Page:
Read the rest

Detailed timeline of the Bletchley Park mess

Gareth Halfacree, who has a long history with both the Bletchley Park trust and the National Museum of Computing Trust, has published a detailed timeline of the two institutions, showing how they got into the current (and disgraceful) situation. Halfacree's article includes some very sensible recommendations to both trusts. Cory 1

UK National Museum of Computing trustees publish damning letter about treatment by Bletchley Park trust


Here's some further detail on yesterday's disturbing news about the Bletchley Park trust's management of the museum -- firing volunteers with decades of service with no notice, evicting collections, and doing everything it can to separate the Bletchley Park exhibits from the National Museum of Computing, which is on the Bletchley site and pays a substantial rent to the trust.

Now the trustees of the National Museum of Computing -- which contains a replica of the Colossus II and the Tunny, early computers that played a key role in Bletchley's wartime history -- have written an open letter detailing their grievances against the Bletchley Trust, which appears to be doing everything it can to marginalise and exclude the National Museum and its exhibits.

I'm a donor to Bletchley and the NMOC, and was a member of the Bletchley Friends until recently. The National Museum of Computing is an important facility that complements Bletchley's own exhibits, and without which, Bletchley is much poorer. The Bletchley Trust's repudiation of the people and institutions that kept the site open and operational, saving it from ruin, is a disgrace. Even worse, of course, was the business of surrendering editorial control of its exhibits to corporate sponsors, but there's something especially contemptible about gratuitous cruelty that goes beyond a mere breach of intellectual integrity.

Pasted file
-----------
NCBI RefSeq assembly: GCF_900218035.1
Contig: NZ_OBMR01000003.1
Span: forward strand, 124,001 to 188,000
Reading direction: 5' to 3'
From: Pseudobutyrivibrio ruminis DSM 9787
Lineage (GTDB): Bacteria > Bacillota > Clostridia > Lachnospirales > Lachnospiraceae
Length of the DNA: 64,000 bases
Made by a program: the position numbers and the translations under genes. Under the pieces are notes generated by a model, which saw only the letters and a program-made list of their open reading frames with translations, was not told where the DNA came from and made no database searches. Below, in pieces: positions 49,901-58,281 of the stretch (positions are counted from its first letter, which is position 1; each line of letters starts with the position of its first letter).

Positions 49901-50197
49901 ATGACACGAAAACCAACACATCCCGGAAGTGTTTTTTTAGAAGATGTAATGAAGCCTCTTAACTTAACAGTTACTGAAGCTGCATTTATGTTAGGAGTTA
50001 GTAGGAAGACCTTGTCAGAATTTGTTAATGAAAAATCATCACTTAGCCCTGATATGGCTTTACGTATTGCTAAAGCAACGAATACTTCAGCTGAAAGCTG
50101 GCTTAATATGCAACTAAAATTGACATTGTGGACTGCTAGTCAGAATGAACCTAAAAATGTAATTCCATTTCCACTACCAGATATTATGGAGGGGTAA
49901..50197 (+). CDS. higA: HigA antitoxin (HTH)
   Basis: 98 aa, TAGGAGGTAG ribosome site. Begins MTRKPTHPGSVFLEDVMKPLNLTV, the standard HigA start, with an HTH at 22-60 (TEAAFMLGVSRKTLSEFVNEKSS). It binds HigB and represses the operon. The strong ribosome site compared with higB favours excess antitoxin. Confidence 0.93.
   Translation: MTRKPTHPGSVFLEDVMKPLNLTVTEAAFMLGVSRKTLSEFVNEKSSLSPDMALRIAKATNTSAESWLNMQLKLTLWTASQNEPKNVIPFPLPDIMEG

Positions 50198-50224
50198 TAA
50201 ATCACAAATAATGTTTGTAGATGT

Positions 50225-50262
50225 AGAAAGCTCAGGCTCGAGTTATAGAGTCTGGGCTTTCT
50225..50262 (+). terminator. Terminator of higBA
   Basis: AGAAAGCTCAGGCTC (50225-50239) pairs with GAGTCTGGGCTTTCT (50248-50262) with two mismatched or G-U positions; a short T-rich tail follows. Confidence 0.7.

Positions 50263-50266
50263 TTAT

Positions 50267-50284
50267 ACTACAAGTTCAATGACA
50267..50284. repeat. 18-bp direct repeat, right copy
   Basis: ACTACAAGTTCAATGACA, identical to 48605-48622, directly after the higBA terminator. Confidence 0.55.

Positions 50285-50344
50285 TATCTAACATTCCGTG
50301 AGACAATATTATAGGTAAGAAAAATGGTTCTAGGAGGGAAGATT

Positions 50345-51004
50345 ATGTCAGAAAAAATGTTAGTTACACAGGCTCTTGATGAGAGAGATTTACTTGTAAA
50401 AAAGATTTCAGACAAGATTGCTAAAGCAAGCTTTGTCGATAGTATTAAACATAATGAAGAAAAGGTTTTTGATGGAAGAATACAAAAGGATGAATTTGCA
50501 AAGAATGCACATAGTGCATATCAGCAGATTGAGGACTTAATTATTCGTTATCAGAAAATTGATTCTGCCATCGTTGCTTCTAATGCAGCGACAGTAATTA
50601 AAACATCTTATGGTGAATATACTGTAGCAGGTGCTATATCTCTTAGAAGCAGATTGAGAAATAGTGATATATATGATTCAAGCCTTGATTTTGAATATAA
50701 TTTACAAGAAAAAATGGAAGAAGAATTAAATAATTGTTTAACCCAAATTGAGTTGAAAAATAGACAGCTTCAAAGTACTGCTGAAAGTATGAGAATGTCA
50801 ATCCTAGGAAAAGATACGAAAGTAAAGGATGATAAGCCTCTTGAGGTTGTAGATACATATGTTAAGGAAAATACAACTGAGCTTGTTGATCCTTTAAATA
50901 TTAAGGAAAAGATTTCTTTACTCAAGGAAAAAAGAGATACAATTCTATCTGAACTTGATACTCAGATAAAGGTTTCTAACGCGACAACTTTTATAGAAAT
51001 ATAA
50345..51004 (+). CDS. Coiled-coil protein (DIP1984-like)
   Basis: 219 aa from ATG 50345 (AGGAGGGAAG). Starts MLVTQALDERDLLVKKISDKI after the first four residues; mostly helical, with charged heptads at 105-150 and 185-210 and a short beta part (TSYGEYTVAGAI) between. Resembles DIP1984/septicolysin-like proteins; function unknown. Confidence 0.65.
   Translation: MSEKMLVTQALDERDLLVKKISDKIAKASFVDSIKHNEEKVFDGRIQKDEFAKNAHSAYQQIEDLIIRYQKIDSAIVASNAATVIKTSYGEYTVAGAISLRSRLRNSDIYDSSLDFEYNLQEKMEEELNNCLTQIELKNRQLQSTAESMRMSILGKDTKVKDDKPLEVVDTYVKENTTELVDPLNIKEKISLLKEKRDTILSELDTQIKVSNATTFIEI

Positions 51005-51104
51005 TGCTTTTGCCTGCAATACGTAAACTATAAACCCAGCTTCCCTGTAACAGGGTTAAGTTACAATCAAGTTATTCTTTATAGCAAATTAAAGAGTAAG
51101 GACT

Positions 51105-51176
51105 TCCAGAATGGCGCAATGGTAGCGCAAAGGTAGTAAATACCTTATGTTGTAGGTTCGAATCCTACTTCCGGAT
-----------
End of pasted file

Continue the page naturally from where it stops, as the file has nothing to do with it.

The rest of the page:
Read the rest

Bletchley Park's new management chucks out long-term volunteers

Here's more bad news from historic computing site Bletchley Park, where a new, slick museum is being put together with enormous corporate and state funding. Last month, it was the fact that McAfee had apparently banned any mention of Edward Snowden in a cybersecurity exhibit.

Now there's this heartrending BBC report on how volunteers who've given decades of service to Bletchley have been summarily dismissed because they don't fit in with the new plan. The museum of Churchill memoribilia that shared the Bletchley site has been evicted.